Kmart initiated bankruptcy proceedings. an estimated 17. As we begin looking at the mind of the affluent and creating an affluent selling environment in Chapters 2 and 3. Figure 1. households (about 15 percent) will have annual household incomes exceeding $100.S. Kmart. Unable to compete with Wal-Mart on price or Target on style and quality.000. However. This move clearly reflects a shift in consumer aspiration. However. this is a group to identify by their expressed and implied aspirations. BMW and Mercedes-Benz are spending billions 7 .The Affluent Opportunity High-income U. households are expected to grow at a faster rate than households in general. but the middle is disappearing. High-end brands are trying to capitalize on this trend. took the middle road. When thinking affluent. our work would be incomplete if we did not add one more income category to target: • The aspiring affluent—many have household incomes of $50.S. This trend is especially evident in the consumer retail market. the picture we just painted dispels that notion because the pyramid-shaped economy of bygone days has been replaced by an hourglass economy.4 million U. they see a small number of prospective customers at the top who are willing to pay top dollar.794 per capita median income. meanwhile. Wal-Mart and Costco have emerged as the major low-price leaders. Millions of Americans who once made up the vast middle of the $7 trillion consumer market are migrating upscale toward premium and luxury products and services. No one desires to be middle class today. while Target has become their upscale rival. By 2005. Both the low and high ends grow.000 or greater per year.1 summarizes the affluent opportunity. everyone aspires to be at the top. not their annual income. Some still assume that our economy is shaped like a pyramid that gets broader toward the bottom as income falls further and further below the $22.
For example. THE FOCUS OF THIS BOOK The preceding studies reinforce the need for a how-to book that is designed for immediate practical implementation. on new. which he says won him over with its performance and handling. he purchased a $37. He set his price at $25.1 The affluent opportunity.000. but every time he drove another demo car. Carl. he pushed his ceiling price up a few thousand. a 38-year-old engineer. regardless of the products or services involved. your income depends on your ability to get in sync with the major 8 . Notice what he drove in versus what he drove out. If you or your company is targeting major purchase decision makers. In the end.THE ART OF SELLING TO THE AFFLUENT Cap Gemni Ernst & Young High net worth individuals Mass affluent Emerging affluent Investable Assets $1 to $10 million $500 thousand to $1 million $100 to $500 thousand Super rich Household Income $200 thousand plus $100 to $199 thousand $75 to $99 thousand $50 thousand (+ or –) Affluent Near affluent Aspiring affluent –Untapped and Underserved – FIGURE 1.000 BMW 330Ci coupe. It takes an insightful salesperson to discover this desire to aspire. and you will learn how to do that in later chapters. wanted to replace his 1993 Nissan Altima. but that information simply tells you that a great opportunity exists. lower priced models to coax customers up from the middle market. Knowing the numbers and some basic characteristics of the super rich down to the aspiring affluent is helpful.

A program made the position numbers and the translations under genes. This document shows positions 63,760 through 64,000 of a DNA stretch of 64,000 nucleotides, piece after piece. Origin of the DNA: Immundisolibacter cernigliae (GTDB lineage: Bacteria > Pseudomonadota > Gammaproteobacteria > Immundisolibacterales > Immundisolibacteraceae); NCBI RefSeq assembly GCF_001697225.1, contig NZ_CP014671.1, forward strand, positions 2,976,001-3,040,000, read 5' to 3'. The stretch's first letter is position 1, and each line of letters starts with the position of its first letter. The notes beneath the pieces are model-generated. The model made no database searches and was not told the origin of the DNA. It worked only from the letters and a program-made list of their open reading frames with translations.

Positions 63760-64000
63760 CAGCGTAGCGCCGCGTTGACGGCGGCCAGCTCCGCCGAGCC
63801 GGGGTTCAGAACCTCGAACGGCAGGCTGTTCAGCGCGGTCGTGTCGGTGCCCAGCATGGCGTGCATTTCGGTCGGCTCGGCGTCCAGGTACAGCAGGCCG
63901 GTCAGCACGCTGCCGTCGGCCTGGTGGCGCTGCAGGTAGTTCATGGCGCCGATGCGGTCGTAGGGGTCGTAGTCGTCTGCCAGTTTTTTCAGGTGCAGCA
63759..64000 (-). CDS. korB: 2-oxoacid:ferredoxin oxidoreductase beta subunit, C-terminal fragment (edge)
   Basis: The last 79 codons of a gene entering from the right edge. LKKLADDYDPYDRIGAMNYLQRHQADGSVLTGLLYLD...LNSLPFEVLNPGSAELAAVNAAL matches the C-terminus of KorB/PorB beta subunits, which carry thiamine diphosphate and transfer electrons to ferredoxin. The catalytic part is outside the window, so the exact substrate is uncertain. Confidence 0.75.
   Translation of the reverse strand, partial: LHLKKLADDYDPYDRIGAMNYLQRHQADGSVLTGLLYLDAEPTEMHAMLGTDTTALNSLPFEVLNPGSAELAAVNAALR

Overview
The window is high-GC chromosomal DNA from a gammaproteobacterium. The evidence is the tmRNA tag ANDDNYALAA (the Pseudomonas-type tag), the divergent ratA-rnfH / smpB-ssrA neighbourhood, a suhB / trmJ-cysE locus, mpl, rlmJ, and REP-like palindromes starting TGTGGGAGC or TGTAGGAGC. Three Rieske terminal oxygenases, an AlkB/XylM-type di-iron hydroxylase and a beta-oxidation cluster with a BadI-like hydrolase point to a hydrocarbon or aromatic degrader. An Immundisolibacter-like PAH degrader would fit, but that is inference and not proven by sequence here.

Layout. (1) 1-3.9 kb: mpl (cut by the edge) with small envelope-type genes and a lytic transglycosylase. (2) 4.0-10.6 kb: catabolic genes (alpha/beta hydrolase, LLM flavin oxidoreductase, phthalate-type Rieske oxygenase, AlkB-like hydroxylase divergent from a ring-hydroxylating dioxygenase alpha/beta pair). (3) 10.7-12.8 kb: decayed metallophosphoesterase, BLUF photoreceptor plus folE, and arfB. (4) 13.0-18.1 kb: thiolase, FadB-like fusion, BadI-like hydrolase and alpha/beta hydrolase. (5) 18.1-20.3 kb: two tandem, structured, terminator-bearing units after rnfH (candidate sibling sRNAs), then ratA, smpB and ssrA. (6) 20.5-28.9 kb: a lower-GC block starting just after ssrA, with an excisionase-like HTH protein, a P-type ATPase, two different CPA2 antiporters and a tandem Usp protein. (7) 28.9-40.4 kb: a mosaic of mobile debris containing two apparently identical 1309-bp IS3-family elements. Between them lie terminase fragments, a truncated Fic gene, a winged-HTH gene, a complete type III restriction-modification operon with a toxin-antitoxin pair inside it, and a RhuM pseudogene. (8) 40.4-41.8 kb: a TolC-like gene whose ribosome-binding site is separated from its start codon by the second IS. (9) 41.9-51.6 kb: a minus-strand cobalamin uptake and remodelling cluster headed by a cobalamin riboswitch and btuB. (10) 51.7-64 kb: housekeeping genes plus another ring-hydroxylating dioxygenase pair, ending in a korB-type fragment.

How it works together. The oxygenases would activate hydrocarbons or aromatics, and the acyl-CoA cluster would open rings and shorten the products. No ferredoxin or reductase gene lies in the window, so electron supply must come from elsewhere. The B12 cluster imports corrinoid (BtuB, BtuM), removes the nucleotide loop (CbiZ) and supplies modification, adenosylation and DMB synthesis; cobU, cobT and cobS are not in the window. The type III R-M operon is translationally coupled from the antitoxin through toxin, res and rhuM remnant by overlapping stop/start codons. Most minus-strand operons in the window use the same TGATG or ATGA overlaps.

Chapter 3: Creating the Right Sales Environment Competition for affluent buyers continues to grow. because they have the capacity to buy almost anything they want. This chapter introduces you to the mind of the affluent through the doorway provided by several actual examples.” According to George Dudley and Shannon Goodson (1999). However. prestige. Creating the right sales environment to attract and retain the affluent is becoming increasingly important. different factors influence how they make buying decisions. you are introduced to seven principles for creating a sales environment that will delight your affluent prospects and customers or clients. You will discover that the affluent follow a predictable buying pattern and that stress plays an important role in their decisionmaking process. education. Chapter 2: Getting into the Affluent Mind It is not that the thinking of affluent people is so different from others. Overcoming these deficiencies is your challenge. and this chapter helps you understand why. As we build on these clues. Using the affluent buying examples in Chapter 2. we define 10 deficiencies typically found in the sales environment of the affluent encounter. Four examples from four different industries illustrate creative ways to use concept selling to create the right affluent sales environment for your products and services. Pulling it all together.The Affluent Opportunity decision-making process of your ideal affluent clientele. Beginning in Chapter 2. Conceptual selling is the heart and soul of your success. power. we conclude the chapter by summarizing seven key factors that drive the major purchase decisions of the affluent. Chapter 4: Overcoming Social Self-Consciousness Social self-consciousness in salespeople is defined as shunning “prospects of wealth. 9 . we help you do exactly that. or social standing.